Halloween Pumpkin Light Effect Tutorial

While browsing the Halloween section of my local supermarket, I stumbled across this adorable pumpkin light for £2. Given the fact I had a £2 coin in my pocket and an itching for a Halloween hack project, it came home with me at once.

Halloween Pumpkin BEFORE

Mediocre spooky

You’ll see, if you look hard enough, the small orange LED within the plastic shell. Controlled by a switch beneath, the light was less than impressive once illuminated. 

And so the hack seed was planted.

Now, I’ll admit to not having much coding knowledge. But what I lack in skills, I make up for in charm, and it didn’t take long for me to find help from a couple of Raspberry Pi staffers.

Pimoroni had been nice enough to send us some Blinkt! units a while back and while one is being used for our People in Space Indicator, I’d been wanting to use one myself for some sort of lighting effect. So, with their Getting Started guide in hand (or rather, on screen), I set up the Raspberry Pi 3 that lives on my desk, attached the Blinkt! HAT and got to work on creating this…

Halloween Pumpkin Light Effect

Use a Raspberry Pi and Pimoroni Blinkt! to create an realistic lighting effect for your Halloween Pumpkin. Learn how at www.

If you’d like to create your own pumpkin light effect, you’ll need:

  • A Raspberry Pi (Make sure you use one that fits in your pumpkin!)
  • A Pimoroni Blinkt!
  • A power supply (plus monitor, mouse, and keyboard for setup)
  • A pumpkin

Take your Blinkt! and attach it to your Pi. If you’re using a 1-3 model, this will be easy enough, but make sure the Pi fits in your pumpkin! If, like me, you need to go smaller, you’ll have to solder your header pins to a Zero before attaching the HAT.

You might want to make sure Raspbian is running on the newest version. Why? Well, why not? You don’t have to upgrade to PIXEL, but you totally should as it’s very pretty. Its creator, Simon Long, was my soldering master for this project. His skills are second to none. To upgrade to Pixel, follow the steps here.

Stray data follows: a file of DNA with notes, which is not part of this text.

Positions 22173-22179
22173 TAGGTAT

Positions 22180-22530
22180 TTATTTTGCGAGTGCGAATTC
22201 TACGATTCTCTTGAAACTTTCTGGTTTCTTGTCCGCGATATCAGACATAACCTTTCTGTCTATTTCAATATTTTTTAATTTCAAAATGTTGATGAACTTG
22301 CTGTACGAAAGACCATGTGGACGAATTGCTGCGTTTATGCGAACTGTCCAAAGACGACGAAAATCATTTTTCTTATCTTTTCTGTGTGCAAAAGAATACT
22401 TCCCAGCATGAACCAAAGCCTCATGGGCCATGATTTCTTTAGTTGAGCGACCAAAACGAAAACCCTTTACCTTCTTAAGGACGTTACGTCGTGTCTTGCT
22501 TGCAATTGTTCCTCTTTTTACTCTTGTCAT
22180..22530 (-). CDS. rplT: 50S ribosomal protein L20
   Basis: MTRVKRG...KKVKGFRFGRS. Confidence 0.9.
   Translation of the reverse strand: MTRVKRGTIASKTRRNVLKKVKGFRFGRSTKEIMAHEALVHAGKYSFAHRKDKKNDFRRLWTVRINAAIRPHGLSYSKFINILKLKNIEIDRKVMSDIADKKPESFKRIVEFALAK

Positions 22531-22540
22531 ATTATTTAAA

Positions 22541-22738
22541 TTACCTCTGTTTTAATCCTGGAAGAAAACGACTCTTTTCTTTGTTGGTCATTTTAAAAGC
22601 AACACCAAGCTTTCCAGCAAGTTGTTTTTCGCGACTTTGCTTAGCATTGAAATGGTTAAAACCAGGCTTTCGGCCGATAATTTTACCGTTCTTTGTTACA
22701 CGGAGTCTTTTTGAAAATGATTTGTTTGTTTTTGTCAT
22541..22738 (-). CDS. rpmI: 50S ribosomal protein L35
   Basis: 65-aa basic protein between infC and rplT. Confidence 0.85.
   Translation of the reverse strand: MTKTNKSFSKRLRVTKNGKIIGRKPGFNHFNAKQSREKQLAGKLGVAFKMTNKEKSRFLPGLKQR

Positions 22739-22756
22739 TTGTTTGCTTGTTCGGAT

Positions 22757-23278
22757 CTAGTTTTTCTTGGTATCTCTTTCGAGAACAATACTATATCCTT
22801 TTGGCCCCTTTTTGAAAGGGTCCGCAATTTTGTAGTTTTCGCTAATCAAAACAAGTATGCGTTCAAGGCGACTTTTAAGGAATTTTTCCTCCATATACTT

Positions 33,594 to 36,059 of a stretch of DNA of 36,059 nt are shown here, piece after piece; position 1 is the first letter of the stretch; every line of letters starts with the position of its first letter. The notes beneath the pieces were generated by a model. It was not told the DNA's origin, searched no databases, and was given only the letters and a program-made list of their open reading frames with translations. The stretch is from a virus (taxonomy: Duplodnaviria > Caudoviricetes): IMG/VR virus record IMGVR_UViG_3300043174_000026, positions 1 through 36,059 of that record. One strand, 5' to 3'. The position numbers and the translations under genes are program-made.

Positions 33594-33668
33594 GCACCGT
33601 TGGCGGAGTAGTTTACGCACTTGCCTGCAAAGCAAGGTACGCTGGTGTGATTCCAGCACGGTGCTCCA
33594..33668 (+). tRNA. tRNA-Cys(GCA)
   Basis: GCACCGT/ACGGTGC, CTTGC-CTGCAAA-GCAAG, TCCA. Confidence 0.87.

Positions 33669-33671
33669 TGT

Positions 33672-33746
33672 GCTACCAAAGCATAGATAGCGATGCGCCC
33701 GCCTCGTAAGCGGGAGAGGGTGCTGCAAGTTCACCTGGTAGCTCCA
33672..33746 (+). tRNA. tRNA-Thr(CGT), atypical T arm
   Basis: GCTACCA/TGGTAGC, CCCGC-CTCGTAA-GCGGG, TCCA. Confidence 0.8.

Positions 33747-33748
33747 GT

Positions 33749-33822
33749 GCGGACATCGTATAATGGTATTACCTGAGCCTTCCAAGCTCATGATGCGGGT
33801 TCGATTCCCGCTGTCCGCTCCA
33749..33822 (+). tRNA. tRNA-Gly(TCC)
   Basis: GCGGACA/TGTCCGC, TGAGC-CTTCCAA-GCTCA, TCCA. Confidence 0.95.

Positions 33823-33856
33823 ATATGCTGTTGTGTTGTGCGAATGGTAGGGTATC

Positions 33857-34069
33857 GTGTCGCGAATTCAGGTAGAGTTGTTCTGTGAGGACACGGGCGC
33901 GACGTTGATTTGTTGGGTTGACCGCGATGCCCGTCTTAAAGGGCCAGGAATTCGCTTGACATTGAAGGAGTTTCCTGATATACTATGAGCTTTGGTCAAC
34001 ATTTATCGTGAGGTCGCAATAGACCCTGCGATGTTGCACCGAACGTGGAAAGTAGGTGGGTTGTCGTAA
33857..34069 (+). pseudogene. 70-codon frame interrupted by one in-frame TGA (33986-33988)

In the terminal, you’ll need to install the Pimoroni Blinkt! library. Use the following to achieve this:

curl -sS get.pimoroni.com/blinkt | bash

You’ll need to reboot the Raspberry Pi to allow the changes to take effect. You can do this by typing:

sudo reboot

At this point, you’re more than welcome to go your own way with the Blinkt! and design your own light show (this may help). However, and with major thanks to Jonic Linley, we’ve created a pumpkin fire effect for you.

Within the terminal, type:

git clone https://github.com/AlexJrassic/fire_effect.git

This will bring the code to your Raspberry Pi from GitHub. Next, we need to tell the Raspberry Pi to automatically start the fire_effect.py code when you power up. To do this, type:

nano ~/.config/lxsession/LXDE-pi/autostart

At end of the file, add this line:

@python /home/pi/fire_effect/fire_effect.py

Save and then reboot:

sudo reboot

Now you’re good to go. 

Halloween Pumpkin AFTER

To add more of a spread to the light effect, I created a diffuser to cover the Blinkt! LEDs. In the video above, you’ll see I used a tissue. I wouldn’t suggest this for prolonged use, due to the unit getting a little warm; I won’t be responsible for any  subsequent tissue fires. I would suggest using a semi-opaque bowl (the ones you get a Christmas pudding in) or a piece of plastic from a drinks bottle, and go to town on it with some fine sandpaper.

We also drilled a small hole in the back for the micro-USB lead to reach the Zero. I used a battery pack for power, but you could use a lead directly into the mains. With a larger pumpkin, you could put a battery pack inside with the Pi.